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Peak Finding in Python

Learn how to find peaks and valleys on datasets in Python


If you're using Dash Enterprise's Data Science Workspaces, you can copy/paste any of these cells into a Workspace Jupyter notebook.
Alternatively, download this entire tutorial as a Jupyter notebook and import it into your Workspace.
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New to Plotly?

Plotly is a free and open-source graphing library for Python. We recommend you read our Getting Started guide for the latest installation or upgrade instructions, then move on to our Plotly Fundamentals tutorials or dive straight in to some Basic Charts tutorials.

Imports

The tutorial below imports Pandas, and SciPy.

In [1]:
import pandas as pd
from scipy.signal import find_peaks

Import Data

To start detecting peaks, we will import some data on milk production by month:

In [2]:
import plotly.graph_objects as go
import pandas as pd

milk_data = pd.read_csv('https://raw.githubusercontent.com/plotly/datasets/master/monthly-milk-production-pounds.csv')
time_series = milk_data['Monthly milk production (pounds per cow)']

fig = go.Figure(data=go.Scatter(
    y = time_series,
    mode = 'lines'
))

fig.show()

Peak Detection

We need to find the x-axis indices for the peaks in order to determine where the peaks are located.

In [3]:
import plotly.graph_objects as go
import pandas as pd
from scipy.signal import find_peaks

milk_data = pd.read_csv('https://raw.githubusercontent.com/plotly/datasets/master/monthly-milk-production-pounds.csv')
time_series = milk_data['Monthly milk production (pounds per cow)']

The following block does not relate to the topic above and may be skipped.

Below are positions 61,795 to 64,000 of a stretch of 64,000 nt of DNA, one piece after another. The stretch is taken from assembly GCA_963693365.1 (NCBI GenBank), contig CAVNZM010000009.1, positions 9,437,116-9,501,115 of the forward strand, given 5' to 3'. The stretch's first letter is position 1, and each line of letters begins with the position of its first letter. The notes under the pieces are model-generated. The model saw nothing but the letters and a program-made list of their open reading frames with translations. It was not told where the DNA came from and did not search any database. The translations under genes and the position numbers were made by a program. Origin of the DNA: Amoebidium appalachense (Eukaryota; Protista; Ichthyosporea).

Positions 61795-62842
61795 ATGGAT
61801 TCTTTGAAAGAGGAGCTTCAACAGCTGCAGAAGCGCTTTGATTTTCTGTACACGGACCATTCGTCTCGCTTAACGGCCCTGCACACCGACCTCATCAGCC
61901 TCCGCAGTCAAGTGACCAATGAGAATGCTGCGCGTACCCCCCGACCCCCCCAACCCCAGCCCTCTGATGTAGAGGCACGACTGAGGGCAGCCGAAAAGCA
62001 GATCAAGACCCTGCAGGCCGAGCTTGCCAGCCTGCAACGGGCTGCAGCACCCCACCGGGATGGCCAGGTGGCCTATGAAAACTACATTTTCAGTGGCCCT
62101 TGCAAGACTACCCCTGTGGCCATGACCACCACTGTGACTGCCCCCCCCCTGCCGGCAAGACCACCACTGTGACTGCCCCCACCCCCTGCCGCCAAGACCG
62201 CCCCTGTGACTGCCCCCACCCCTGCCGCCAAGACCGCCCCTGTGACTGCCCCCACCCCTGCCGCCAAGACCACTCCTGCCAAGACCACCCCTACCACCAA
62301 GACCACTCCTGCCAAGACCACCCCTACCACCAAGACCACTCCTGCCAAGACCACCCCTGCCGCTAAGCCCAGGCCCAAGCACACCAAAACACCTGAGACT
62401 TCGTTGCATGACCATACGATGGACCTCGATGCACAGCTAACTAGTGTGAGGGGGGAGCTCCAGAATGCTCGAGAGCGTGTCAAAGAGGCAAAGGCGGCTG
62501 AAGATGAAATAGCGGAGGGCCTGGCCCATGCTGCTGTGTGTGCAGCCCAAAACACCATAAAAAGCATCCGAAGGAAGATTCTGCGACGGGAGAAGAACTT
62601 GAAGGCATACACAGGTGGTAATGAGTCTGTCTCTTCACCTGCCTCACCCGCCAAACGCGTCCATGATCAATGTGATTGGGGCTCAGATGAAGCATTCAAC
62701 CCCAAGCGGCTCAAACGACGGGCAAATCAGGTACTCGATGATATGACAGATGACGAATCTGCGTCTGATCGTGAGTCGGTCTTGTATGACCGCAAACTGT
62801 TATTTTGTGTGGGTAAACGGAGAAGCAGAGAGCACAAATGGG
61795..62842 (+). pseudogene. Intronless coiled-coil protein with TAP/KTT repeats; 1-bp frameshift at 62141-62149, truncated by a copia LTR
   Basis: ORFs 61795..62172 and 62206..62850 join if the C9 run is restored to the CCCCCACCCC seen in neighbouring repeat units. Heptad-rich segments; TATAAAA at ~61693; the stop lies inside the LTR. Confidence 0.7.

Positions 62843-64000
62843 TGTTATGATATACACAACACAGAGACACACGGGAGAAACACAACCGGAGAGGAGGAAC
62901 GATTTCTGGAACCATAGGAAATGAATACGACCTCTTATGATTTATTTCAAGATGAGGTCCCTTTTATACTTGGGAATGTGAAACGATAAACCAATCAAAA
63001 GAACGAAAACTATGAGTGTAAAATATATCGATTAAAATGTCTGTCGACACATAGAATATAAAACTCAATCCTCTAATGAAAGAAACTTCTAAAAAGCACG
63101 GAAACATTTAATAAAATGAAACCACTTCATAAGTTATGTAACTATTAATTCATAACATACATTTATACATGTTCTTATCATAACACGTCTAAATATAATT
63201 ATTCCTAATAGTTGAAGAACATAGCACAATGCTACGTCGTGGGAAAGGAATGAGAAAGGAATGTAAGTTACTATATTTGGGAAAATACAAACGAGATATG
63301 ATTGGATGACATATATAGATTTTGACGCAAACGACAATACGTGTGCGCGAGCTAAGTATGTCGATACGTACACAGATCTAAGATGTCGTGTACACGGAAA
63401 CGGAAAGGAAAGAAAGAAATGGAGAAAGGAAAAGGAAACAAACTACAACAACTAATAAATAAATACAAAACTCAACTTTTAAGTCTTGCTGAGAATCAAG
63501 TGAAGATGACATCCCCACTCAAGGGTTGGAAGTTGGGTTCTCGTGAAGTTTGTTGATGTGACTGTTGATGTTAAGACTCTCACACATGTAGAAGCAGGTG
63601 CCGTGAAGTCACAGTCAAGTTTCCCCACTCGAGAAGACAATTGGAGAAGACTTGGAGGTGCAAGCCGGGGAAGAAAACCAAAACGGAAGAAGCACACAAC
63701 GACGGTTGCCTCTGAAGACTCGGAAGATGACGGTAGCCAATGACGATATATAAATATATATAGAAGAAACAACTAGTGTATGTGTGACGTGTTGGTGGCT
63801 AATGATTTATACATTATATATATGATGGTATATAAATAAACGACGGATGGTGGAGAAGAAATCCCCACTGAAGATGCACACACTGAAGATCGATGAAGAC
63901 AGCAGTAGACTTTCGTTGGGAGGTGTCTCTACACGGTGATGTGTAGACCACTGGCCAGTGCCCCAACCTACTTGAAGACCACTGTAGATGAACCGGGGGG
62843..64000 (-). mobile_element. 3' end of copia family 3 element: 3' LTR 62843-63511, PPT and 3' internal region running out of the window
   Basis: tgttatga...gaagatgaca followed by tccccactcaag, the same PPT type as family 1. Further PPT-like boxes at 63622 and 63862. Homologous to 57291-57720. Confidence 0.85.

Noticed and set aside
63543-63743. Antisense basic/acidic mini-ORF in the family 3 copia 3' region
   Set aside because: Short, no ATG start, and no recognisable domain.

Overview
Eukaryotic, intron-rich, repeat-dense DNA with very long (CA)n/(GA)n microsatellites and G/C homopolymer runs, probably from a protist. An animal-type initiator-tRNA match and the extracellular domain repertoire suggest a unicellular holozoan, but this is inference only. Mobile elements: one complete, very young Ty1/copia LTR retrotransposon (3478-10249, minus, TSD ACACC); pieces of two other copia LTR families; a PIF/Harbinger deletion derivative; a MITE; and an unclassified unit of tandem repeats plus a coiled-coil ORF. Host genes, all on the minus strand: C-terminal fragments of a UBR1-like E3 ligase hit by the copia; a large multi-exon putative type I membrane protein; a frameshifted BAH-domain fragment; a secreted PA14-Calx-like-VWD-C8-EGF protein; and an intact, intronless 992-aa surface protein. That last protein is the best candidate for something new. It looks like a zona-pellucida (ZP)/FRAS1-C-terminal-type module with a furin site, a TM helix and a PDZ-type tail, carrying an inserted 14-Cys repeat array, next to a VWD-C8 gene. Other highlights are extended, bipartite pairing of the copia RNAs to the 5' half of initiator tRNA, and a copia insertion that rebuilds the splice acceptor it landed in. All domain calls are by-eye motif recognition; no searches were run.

indices = find_peaks(time_series)[0]

fig = go.Figure()
fig.add_trace(go.Scatter(
    y=time_series,
    mode='lines+markers',
    name='Original Plot'
))

fig.add_trace(go.Scatter(
    x=indices,
    y=[time_series[j] for j in indices],
    mode='markers',
    marker=dict(
        size=8,
        color='red',
        symbol='cross'
    ),
    name='Detected Peaks'
))

fig.show()

Only Highest Peaks

We can attempt to set our threshold so that we identify as many of the highest peaks that we can.

In [4]:
import plotly.graph_objects as go
import numpy as np
import pandas as pd
from scipy.signal import find_peaks

milk_data = pd.read_csv('https://raw.githubusercontent.com/plotly/datasets/master/monthly-milk-production-pounds.csv')
time_series = milk_data['Monthly milk production (pounds per cow)']

indices = find_peaks(time_series, threshold=20)[0]

fig = go.Figure()
fig.add_trace(go.Scatter(
    y=time_series,
    mode='lines+markers',
    name='Original Plot'
))

fig.add_trace(go.Scatter(
    x=indices,
    y=[time_series[j] for j in indices],
    mode='markers',
    marker=dict(
        size=8,
        color='red',
        symbol='cross'
    ),
    name='Detected Peaks'
))

fig.show()

What About Dash?

Dash is an open-source framework for building analytical applications, with no Javascript required, and it is tightly integrated with the Plotly graphing library.

Learn about how to install Dash at https://dash.plot.ly/installation.

Everywhere in this page that you see fig.show(), you can display the same figure in a Dash application by passing it to the figure argument of the Graph component from the built-in dash_core_components package like this:

import plotly.graph_objects as go # or plotly.express as px
fig = go.Figure() # or any Plotly Express function e.g. px.bar(...)
# fig.add_trace( ... )
# fig.update_layout( ... )

import dash
import dash_core_components as dcc
import dash_html_components as html

app = dash.Dash()
app.layout = html.Div([
    dcc.Graph(figure=fig)
])

app.run_server(debug=True, use_reloader=False)  # Turn off reloader if inside Jupyter